From the outset of her career, Humphrey was quite popular, winning a large crossover audience with her pop-oriented jazz-fusion. Throughout her career, her popularity exceeded her critical acclaim, but she received high marks for her technique and showmanship. Audiences stayed with Humphrey for decades, buying her records and attending her concerts from the montreux festival to Carnegie Hall.
Dizzy Gillespie saw Humphrey play at a talent contest at Southern Methodist and, impressed with what he had heard, he urged her to pursue a musical career in New York City. She followed through on his advice, getting her first big break performing at the Apollo Theater on amateur night. Shortly afterward, she began playing regularly throughout the city, including a gig with Duke Ellington.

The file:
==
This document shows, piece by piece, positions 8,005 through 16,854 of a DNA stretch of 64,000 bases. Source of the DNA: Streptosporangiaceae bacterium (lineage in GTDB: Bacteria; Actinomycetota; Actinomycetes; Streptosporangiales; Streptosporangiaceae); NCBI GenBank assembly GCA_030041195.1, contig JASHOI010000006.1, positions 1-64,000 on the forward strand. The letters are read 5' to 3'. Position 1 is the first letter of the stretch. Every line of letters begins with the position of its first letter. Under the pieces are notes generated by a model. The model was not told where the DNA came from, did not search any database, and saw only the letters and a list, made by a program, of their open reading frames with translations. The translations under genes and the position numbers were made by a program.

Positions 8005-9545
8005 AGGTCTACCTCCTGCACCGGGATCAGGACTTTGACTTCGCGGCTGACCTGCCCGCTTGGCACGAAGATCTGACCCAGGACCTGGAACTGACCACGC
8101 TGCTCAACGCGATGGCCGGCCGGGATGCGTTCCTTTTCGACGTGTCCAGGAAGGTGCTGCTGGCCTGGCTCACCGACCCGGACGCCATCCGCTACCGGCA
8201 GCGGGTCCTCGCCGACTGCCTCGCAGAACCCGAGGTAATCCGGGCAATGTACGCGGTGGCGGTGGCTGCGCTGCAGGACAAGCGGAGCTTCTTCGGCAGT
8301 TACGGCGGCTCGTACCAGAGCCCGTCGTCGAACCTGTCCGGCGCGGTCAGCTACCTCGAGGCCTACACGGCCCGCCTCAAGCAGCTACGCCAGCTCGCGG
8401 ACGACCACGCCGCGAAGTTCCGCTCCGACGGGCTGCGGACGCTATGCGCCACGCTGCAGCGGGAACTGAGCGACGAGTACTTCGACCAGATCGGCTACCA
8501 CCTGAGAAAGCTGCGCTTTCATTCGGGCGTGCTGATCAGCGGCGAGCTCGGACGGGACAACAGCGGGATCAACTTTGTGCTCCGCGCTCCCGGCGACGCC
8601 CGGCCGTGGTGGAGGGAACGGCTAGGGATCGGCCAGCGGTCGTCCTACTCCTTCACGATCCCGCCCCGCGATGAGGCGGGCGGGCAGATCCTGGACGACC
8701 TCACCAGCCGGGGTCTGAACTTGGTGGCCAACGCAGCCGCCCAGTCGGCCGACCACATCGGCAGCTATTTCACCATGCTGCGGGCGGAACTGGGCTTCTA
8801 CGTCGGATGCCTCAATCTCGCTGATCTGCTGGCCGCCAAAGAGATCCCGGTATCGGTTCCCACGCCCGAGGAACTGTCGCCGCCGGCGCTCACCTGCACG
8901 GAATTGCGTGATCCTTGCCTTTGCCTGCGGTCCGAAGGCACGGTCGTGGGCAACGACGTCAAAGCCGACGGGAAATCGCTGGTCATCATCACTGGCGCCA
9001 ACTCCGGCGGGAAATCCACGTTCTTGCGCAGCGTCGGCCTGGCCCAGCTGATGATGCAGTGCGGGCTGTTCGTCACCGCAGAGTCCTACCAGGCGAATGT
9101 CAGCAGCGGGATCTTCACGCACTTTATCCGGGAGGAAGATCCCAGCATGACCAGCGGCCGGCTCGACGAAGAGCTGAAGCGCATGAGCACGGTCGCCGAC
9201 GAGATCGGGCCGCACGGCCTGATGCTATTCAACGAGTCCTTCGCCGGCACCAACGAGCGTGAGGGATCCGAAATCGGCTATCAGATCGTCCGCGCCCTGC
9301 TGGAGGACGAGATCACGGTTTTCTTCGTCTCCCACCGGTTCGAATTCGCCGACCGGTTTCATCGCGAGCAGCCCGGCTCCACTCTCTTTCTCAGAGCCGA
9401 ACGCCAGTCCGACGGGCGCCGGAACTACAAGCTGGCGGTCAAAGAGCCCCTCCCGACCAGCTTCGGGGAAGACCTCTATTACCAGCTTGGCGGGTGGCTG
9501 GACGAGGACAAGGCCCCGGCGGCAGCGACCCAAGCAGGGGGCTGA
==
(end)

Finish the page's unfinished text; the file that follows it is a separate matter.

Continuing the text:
Humphrey signed with Blue Note in 1971. Her smooth blend of jazz, funk, pop, and R&B fit in well with the new sound of blue note, and her six albums for the label — Flute In, Dig This, Blacks and Blues, Satin Doll, Live at Montreux, and Fancy Dancer — were all successes.
In 1976, she was named Best Female Instrumentalist by Billboard.
Edited by mitchbacano on 28 Aug 2006, 18:17
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